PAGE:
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Rauner Makes Huge Mistake with Budget Address PDF Print E-mail
Illinois Politics
Written by Rich MIller   
Sunday, 01 March 2015 05:50

A rookie mistake has led to some big problems.

House Speaker Michael Madigan and Senate President John Cullerton both believed that Governor Bruce Rauner would ask to postpone the scheduled February 18 budget address.

The current fiscal year’s outlook was so incredibly dire that the veteran Democratic leaders figured that neophyte Rauner would want to first tackle that problem before moving on to the mess in the budget for next fiscal year, which begins July 1.

Rauner declined, declaring that a deadline was a deadline.

He should’ve asked for a delay.

 
Don’t Regulate Marijuana like Alcohol – Keep Government Out! PDF Print E-mail
Guest Commentaries
Written by James C. Wilson   
Tuesday, 24 February 2015 06:48

On February 20, U.S. Representatives Jared Polis (D-Colorado) and Earl Blumenauer (D-Oregon) introduced two new bills for federal marijuana legalization. The U.S. government’s practice of imprisoning, fining, harassing, and stigmatizing marijuana users is tragic and has damaged many lives. Ending prohibition is a welcome change, but these bills have severe problems. If passed, they would turn marijuana into a cartelized industry rather than a business opportunity for everyday people.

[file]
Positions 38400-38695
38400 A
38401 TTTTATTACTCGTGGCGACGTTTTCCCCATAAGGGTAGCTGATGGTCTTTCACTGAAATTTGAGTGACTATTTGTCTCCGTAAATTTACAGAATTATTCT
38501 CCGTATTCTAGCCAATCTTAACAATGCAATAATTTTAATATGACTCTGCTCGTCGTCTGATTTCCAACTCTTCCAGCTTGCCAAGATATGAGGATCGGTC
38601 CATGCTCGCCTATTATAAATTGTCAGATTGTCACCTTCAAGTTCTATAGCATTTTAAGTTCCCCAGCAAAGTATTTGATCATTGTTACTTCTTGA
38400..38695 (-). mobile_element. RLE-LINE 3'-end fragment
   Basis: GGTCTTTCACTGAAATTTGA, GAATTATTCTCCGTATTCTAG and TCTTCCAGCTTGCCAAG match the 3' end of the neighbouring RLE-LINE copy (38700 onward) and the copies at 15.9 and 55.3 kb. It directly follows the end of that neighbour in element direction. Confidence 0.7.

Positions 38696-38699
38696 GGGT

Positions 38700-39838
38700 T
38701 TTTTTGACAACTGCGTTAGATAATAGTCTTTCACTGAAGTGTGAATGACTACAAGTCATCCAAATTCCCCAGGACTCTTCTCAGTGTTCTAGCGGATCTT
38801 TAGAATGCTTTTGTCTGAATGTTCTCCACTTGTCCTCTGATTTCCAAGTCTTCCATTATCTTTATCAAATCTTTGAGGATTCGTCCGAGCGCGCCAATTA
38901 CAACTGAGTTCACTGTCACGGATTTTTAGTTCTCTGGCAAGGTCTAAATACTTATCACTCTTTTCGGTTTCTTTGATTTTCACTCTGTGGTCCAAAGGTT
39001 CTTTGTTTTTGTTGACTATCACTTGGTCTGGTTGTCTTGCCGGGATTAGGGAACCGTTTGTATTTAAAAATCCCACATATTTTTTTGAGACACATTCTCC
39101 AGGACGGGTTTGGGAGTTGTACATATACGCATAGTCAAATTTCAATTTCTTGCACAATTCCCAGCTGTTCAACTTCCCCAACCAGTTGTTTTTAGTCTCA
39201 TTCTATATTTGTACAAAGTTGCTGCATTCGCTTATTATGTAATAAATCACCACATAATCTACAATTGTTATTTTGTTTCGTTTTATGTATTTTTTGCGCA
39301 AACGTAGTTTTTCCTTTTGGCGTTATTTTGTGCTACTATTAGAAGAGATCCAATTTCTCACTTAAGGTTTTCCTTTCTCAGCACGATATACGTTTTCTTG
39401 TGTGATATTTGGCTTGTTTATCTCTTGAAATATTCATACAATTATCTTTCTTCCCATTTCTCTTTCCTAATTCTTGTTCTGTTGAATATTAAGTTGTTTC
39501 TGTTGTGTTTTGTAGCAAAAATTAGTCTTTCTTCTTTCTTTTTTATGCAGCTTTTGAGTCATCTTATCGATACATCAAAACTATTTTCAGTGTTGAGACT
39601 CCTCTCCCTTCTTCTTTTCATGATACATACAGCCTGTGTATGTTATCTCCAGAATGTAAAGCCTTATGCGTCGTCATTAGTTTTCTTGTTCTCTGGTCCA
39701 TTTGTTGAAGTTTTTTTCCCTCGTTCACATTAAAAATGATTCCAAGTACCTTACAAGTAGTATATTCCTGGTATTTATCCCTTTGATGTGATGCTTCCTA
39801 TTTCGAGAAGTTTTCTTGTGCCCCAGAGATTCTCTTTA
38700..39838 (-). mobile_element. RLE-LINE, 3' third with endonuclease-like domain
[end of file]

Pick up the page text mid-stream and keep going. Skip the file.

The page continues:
Blumenaur’s bill, The Marijuana Tax Revenue Act of 2015 (HR 1014), would place a federal excise tax on marijuana, and occupational taxes on the marijuana-related businesses. Polis’ HR 1013, The Regulate Marijuana Like Alcohol Act, would end federal prohibition of marijuana and transfer enforcement from the Drug Enforcement Agency to the Bureau of Alcohol, Tobacco, Firearms, & Explosives. The bills would subject marijuana to the same sort of taxation and regulation as alcohol and tobacco, using Colorado as a nationwide model. Such a regime would lead to the development of “big marijuana” firms similar to “big alcohol” and “big tobacco.”

 
Despite Promises, Rauner Presents a Booby-Trap Budget PDF Print E-mail
Illinois Politics
Written by Rich Miller   
Sunday, 22 February 2015 05:27

After he was elected governor but before he was sworn in to office, Bruce Rauner repeatedly lambasted Governor Pat Quinn and the legislative Democrats for passing a “booby trap” budget that was about to blow up in the state’s collective face.

Rauner was absolutely right. Last year’s budget was irresponsible and didn’t deal with the reality of the expiring income-tax hike. As a result, the state’s budget is in a terribly deep hole right now.

But did Governor Rauner really make all the “tough choices” necessary to get us out of that hole during his budget address, as he promised he would? Well, he sure proposed a lot of cuts. But he planted at least one major booby trap himself.

 
Help Restore the Power of the Grand Jury PDF Print E-mail
Editorials
Written by Kathleen McCarthy   
Wednesday, 18 February 2015 09:58

On Tuesday, February 24, at 9 a.m., (previously incorrectly published as 8 a.m.) the annual selection of the Scott County Grand Jury will take place on the second floor of the Scott County Courthouse. This proceeding is open to the public, and the people should avail themselves of the opportunity to participate in one of the most constitutionally protected authorities still available to hold governments accountable.